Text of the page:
The family travelled widely in Europe, including stays in Spain. On his return to Argentina inBorges began publishing his poems and essays in surrealist literary journals. He also worked as a librarian and public lecturer. Philosophical implications[ edit ] Borges' story raises many philosophical questions of Self and epistemology.
Gutre, who is the overseer of the premises, lives there with his son and a girl of questionable paternity. All three are notably primitive in appearance and in their ability to express themselves verbally. In that environment, Baltasar is to learn lessons about life that he has never before suspected.
A few days after arriving, Daniel must leave for the capital, but Baltasar chooses to stay behind with his textbooks.
No sooner is Daniel gone than the stifling heat gives way to a cold rain and the river overflows its banks. It is thus that the four come into close contact with one another. Shadows on the Pampas, and the document of the Gutre family history, both of which they receive rather unenthusiastically, and later from the Bible, specifically the Gospel of Mark, which conversely sparks an unexplained interest.
In the meantime, Baltasar has become cognizant of certain changes in his own physiognomy and attitude that have taken place during his stay at the ranch.
Matters that he would formerly have considered trivial have come to acquire significance. Furthermore, he grows nostalgic for Buenos Aires and his family, from which he feels increasingly separated. One day, the girl brings to Baltasar an injured lamb that he cures using medicine rather than the spiderwebs she had intended to apply to the wound.
Mysteriously, the family thereafter begins to follow Baltasar, both figuratively they follow his orders and literally from room to room. They clean away his crumbs at the table, speak of him with respect, and provide him with coffee.
When they ask him to reread the Gospel, he reflects that they have asked him to do so because they are like children who prefer repetition to variation and novelty.
On Tuesday, Baltasar dreams of the Flood, and on Thursday, the girl comes to him and loses her innocence. She says nothing to him nor does she kiss him. For some reason, he knows that he will not relate this episode to anyone in Buenos Aires.
The following day, Friday, the father asks questions about Christ that Baltasar answers, albeit with uncertainty. After a final rereading of the Gospel and a sleep interrupted by hammering and vague premonitions, Baltasar is crucified by the three Gutres.De Acevedo Laprida died of pulmonary congestion in the house where his grandson Jorge Luis Borges was born.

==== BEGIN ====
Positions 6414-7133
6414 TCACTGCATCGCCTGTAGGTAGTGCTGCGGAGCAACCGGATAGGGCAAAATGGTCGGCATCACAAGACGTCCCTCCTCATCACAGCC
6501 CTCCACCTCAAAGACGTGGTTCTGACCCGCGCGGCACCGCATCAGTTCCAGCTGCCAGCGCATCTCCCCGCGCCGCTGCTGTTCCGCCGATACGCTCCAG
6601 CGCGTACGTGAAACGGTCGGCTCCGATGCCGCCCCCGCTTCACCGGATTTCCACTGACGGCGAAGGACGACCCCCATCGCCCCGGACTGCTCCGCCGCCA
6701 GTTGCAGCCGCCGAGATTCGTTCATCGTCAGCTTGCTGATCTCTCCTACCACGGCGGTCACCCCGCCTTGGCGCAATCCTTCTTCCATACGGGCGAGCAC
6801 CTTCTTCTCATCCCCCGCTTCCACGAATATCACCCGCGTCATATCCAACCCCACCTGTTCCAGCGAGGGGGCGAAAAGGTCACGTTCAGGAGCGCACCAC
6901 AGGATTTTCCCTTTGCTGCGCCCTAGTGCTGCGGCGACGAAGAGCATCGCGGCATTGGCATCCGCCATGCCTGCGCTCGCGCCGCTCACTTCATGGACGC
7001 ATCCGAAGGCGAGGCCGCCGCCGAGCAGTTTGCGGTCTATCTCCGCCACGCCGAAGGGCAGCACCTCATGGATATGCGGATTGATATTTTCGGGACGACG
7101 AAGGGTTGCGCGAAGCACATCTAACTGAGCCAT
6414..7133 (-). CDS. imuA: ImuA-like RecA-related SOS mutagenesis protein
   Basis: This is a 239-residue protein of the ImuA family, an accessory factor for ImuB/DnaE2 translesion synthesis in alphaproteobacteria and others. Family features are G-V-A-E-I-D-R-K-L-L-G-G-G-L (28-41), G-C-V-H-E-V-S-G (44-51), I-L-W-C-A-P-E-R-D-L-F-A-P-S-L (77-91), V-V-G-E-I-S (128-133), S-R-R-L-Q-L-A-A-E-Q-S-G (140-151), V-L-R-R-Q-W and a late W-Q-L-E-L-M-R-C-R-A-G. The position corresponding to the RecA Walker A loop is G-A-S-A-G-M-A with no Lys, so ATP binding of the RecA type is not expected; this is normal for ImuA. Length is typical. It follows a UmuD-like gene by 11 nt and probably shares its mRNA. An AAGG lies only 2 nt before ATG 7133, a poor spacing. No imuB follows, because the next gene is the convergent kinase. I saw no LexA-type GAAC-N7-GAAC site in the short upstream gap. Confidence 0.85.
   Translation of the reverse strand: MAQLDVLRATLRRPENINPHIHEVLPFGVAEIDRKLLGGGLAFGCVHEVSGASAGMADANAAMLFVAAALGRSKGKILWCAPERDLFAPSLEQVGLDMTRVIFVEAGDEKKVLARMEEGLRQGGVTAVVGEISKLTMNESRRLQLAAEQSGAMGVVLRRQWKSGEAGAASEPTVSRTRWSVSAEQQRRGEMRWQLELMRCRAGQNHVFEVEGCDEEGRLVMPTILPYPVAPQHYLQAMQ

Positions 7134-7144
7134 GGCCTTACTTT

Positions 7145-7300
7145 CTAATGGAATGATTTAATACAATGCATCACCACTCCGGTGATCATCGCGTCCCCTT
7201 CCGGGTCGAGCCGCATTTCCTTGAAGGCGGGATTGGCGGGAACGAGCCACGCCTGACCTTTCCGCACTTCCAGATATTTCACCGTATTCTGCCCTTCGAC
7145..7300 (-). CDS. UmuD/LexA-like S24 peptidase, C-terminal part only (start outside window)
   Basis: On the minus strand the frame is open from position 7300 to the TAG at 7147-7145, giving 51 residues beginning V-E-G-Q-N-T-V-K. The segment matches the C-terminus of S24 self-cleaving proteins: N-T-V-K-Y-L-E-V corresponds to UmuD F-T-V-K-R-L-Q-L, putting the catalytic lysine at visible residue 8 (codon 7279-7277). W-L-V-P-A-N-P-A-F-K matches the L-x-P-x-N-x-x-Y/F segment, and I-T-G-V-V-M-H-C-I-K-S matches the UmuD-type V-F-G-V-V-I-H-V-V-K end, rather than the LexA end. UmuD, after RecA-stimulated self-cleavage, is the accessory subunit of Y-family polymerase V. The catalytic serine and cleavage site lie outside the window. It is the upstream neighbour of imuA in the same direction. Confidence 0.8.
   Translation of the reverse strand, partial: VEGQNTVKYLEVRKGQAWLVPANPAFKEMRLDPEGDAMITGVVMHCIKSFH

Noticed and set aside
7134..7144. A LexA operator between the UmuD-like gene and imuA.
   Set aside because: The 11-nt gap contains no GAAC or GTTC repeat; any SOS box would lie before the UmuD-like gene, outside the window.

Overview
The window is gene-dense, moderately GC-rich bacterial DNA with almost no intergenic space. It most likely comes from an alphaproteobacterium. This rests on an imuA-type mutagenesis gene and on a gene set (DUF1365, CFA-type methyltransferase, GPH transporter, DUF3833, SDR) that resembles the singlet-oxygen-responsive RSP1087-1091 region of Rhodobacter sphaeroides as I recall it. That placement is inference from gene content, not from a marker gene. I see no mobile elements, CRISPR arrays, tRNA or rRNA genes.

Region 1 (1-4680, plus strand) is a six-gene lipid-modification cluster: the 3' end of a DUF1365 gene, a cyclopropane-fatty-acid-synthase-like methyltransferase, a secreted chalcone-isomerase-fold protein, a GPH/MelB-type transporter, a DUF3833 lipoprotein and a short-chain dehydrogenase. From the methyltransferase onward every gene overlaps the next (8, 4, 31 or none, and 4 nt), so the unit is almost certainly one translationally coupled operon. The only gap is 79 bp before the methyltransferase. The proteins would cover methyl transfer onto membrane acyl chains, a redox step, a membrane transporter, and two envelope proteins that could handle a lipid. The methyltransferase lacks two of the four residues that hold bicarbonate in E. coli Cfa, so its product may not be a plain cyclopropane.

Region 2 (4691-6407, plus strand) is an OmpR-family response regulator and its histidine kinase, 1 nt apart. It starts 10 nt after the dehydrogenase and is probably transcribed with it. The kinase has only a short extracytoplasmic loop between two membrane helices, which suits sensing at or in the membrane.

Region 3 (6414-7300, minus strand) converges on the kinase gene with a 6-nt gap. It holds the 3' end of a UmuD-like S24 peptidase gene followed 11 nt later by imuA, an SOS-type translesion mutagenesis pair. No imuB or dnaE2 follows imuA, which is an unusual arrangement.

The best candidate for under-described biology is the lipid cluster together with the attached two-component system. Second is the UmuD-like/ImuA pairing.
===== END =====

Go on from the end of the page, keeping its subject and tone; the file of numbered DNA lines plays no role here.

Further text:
Borges's own father, Jorge Guillermo Borges Haslam (24 February – 14 February )  was a lawyer, and wrote a novel El caudillo in Relatives: Leonor Acevedo Suarez (mother), Norah Borges (sister). The Gospel According To Mark By Jorge Luis Borges; Read by Paul Theroux 1 |MP3| Approx.
22 Minutes [UNABRIDGED] Podcaster: Fiction (a New yorker Podcast) Podcast: October 15th Espinosa, a medical student, discovers that traditional religious ideals overcome the morality of human beings. The Use of Metafiction in Borges’s Ficciones Essay Metafiction in Ficciones by Jorge Luis Borges Borges’ use of metafiction in the compiled short stories of “Ficciones”, shows a different type of narrative technique - The Use of Metafiction in Borges’s Ficciones Essay introduction.
"Borges and I" (originally in Spanish "Borges y Yo") is a short story by the Argentine writer and poet Jorge Luis Borges. It is one of the stories in the short story collection, The Maker (originally in Spanish El Hacedor), first published in Jorge Luis Borges's "The Gospel According to Mark" Jorge Luis Borges's "Ibn-Hakam al-Bokhari, Murdered in His Labyrinth" Jorge Luis Borges's "The Immortal".
The Gospel According to Mark - Jorge Luis Borges. STUDY. PLAY. None of his efforts really succeed until he begins to read St Mark's Gospel to the illiterate family. This apparently catches their imagination, and they begin to hurry their meal in order for the reading to start.
Baltasar Espinosa, a medical student in Buenos Aires, is invited.